"Don't mess with Mr. In-Between," advised Bing Crosby. But these 12 works—all of them touching to greater or lesser degrees on important, socially-conscious themes—display the validity of a filmmaking format which can too easily be overlooked. It is to IDFA's credit that mid-length cinema is not just a part of its selection, but that it is the recipient of a €7,500 Ammodo-supported prize. Mid-length films are, we believe, just as worthy of attention as features and shorts, and not merely "stepping-stones." While regrettably restricted regarding theatrical possibilities, they can conversely be a vital crossover between cinematic and televisual forms.
A handful of our dozen betrayed signs of the problems that can afflict mid-lengthers: too television-oriented, or giving the impression of an over-stretched short, or of an over-condensed feature. However the majority did, gratifyingly, aptly match duration with content and ambition. We were particularly pleased to discover emerging talents among more familiar names like Třeštíková and Quadri. We will hear much more about them in the years to come—in a future when distinctions between running-times are hopefully less rigid, and when the inspiring strength of mid-length work continues to be recognized, valorized and rewarded by leading festivals such as IDFA.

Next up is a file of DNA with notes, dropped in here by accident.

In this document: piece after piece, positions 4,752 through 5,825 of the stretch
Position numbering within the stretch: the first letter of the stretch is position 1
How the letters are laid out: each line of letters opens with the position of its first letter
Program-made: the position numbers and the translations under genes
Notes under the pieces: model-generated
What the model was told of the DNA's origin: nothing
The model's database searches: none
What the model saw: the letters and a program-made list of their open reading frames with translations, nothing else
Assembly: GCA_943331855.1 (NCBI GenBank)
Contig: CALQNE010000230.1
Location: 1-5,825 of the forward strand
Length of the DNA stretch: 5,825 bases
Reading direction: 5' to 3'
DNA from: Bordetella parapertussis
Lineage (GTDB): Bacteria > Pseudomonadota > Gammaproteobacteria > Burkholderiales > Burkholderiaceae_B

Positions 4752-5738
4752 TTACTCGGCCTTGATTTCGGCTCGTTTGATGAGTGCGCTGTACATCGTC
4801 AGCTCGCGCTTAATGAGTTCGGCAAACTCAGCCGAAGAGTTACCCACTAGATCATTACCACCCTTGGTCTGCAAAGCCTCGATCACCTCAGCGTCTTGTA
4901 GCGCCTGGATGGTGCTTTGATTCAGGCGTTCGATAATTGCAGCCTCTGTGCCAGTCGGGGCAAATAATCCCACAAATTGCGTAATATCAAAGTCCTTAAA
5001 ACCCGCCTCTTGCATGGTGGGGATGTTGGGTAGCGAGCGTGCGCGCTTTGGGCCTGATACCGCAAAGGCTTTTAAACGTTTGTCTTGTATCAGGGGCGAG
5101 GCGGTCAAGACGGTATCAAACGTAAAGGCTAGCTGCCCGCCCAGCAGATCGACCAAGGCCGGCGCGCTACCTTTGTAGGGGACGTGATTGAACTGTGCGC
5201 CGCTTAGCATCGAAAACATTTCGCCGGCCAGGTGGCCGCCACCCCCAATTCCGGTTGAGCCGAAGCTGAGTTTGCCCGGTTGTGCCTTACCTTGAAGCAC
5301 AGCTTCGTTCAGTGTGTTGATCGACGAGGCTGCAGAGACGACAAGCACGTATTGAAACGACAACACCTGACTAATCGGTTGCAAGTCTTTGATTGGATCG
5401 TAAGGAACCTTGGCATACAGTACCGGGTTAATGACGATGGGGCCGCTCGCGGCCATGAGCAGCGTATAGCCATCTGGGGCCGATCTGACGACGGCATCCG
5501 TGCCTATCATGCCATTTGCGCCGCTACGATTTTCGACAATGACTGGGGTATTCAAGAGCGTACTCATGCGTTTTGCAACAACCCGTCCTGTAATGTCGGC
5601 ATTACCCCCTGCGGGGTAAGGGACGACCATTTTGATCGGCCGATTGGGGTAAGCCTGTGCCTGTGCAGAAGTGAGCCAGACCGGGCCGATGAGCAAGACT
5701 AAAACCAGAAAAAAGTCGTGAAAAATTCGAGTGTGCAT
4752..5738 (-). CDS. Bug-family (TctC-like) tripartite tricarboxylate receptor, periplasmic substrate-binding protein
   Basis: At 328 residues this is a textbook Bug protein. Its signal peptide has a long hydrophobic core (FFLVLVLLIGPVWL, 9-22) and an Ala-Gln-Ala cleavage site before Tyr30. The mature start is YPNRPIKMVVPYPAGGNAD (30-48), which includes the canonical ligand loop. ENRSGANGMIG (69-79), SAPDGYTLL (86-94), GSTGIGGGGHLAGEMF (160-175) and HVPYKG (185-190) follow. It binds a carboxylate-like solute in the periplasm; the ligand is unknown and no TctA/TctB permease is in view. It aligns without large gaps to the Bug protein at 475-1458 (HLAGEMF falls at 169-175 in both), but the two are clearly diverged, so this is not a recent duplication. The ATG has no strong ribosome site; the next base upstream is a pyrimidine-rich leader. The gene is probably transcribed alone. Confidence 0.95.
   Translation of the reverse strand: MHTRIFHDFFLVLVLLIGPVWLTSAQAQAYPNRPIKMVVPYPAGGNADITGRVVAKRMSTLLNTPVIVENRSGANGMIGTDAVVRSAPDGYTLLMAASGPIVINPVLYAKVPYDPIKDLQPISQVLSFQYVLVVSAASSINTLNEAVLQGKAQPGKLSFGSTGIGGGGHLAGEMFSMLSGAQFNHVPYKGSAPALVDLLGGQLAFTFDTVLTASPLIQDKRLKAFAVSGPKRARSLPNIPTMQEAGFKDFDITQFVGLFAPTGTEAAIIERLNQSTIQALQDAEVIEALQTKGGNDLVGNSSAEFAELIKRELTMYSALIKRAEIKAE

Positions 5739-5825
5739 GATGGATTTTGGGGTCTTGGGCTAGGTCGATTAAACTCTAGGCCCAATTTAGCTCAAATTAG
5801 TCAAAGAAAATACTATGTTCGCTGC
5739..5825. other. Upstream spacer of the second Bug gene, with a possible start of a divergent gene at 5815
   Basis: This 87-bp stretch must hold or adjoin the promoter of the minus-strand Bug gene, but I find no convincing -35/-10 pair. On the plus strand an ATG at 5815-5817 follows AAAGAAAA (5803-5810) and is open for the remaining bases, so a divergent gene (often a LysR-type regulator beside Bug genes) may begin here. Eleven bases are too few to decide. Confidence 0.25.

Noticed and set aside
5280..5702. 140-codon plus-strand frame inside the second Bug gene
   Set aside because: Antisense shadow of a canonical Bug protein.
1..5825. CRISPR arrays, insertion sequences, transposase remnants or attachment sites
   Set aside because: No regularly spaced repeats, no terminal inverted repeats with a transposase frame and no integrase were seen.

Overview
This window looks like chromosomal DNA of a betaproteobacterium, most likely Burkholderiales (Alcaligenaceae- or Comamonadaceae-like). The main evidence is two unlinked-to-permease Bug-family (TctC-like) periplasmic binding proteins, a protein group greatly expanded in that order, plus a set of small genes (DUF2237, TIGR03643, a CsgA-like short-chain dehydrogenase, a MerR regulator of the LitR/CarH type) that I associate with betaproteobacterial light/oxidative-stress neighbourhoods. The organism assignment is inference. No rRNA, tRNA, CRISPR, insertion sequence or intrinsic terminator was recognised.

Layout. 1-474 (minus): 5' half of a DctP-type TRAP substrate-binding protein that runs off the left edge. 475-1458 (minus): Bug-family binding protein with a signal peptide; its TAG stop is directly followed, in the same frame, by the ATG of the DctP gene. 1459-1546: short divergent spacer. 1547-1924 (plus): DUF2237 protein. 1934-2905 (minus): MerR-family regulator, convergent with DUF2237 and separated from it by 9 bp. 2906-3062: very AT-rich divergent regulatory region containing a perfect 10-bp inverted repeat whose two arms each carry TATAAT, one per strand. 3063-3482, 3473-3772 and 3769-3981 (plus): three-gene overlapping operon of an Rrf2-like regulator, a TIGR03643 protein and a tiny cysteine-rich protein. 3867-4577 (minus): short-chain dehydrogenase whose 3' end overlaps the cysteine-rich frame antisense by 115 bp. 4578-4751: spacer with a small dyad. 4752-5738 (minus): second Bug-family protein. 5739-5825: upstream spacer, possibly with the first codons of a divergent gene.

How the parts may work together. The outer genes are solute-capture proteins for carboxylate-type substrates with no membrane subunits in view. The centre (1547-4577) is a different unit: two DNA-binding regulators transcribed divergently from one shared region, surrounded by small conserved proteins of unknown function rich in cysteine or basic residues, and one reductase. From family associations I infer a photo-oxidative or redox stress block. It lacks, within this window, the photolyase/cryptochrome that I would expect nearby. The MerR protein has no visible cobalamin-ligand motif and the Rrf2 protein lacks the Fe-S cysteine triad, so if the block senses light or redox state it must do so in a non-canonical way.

A direct, intimate, and personal film which provides a surprising and original perspective on a subject-matter and a place which have both become familiar in documentaries over recent years. Among several fascinating character studies in this year's competition, this one stands out for the way in which the director engages with his protagonist, both of them emerging as stronger artistic voices via this process of creative, collaborative symbiosis. Our special mention goes to Hamedine Kane for The Blue House.
A multi-layered film about survival in one of Earth's most forgotten places, this outstanding achievement deals with and embodies vulnerability. We are transported on a journey into the depths of human desperation, respectfully examining the incredible effort required to sustain hope, integrity, and the will to live. The film is a document of one country, but raises universal questions about loneliness and socio-economic injustice. That country is Mongolia. The 2020 IDFA Award for Best Mid-Length Documentary goes to Nomin Lkhagvasuren for The Wheel.